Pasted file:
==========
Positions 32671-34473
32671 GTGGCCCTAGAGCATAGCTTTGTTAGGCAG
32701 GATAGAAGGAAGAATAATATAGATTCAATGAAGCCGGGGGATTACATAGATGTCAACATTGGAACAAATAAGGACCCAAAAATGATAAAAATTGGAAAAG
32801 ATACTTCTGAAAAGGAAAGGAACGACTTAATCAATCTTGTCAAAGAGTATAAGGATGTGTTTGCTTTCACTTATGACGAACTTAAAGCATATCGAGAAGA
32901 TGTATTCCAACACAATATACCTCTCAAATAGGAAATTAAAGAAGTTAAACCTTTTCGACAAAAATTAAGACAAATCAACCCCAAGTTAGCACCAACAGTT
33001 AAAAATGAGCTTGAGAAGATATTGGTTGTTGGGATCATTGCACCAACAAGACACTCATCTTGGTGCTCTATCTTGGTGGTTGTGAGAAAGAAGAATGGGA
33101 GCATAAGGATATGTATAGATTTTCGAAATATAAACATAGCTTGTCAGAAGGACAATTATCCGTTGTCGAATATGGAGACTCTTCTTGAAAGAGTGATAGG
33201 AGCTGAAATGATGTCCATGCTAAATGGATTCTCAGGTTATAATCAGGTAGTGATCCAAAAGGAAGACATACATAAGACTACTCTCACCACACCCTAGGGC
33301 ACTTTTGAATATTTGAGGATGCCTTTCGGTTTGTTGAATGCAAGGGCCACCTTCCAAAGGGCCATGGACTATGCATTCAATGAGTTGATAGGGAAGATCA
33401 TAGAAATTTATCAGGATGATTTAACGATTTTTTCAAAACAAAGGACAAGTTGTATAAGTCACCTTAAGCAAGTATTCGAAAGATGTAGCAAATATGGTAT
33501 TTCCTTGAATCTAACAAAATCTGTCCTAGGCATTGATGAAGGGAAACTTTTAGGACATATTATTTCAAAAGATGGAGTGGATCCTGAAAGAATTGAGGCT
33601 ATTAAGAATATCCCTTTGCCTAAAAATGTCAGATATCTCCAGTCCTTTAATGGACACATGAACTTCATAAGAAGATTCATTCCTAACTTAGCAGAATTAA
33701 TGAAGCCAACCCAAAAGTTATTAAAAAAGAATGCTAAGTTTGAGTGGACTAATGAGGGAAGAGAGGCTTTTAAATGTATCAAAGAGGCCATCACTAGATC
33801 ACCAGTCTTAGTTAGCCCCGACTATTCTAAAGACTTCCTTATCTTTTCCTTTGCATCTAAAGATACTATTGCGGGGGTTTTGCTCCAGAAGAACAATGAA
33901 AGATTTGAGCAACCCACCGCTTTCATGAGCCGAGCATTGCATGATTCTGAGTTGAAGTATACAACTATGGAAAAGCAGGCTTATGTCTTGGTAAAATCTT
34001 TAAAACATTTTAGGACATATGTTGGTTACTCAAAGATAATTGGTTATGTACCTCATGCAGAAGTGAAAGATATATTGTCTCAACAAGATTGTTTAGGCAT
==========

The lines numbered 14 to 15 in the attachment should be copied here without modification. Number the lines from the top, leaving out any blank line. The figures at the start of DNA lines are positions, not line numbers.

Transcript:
33801 ACCAGTCTTAGTTAGCCCCGACTATTCTAAAGACTTCCTTATCTTTTCCTTTGCATCTAAAGATACTATTGCGGGGGTTTTGCTCCAGAAGAACAATGAA
33901 AGATTTGAGCAACCCACCGCTTTCATGAGCCGAGCATTGCATGATTCTGAGTTGAAGTATACAACTATGGAAAAGCAGGCTTATGTCTTGGTAAAATCTT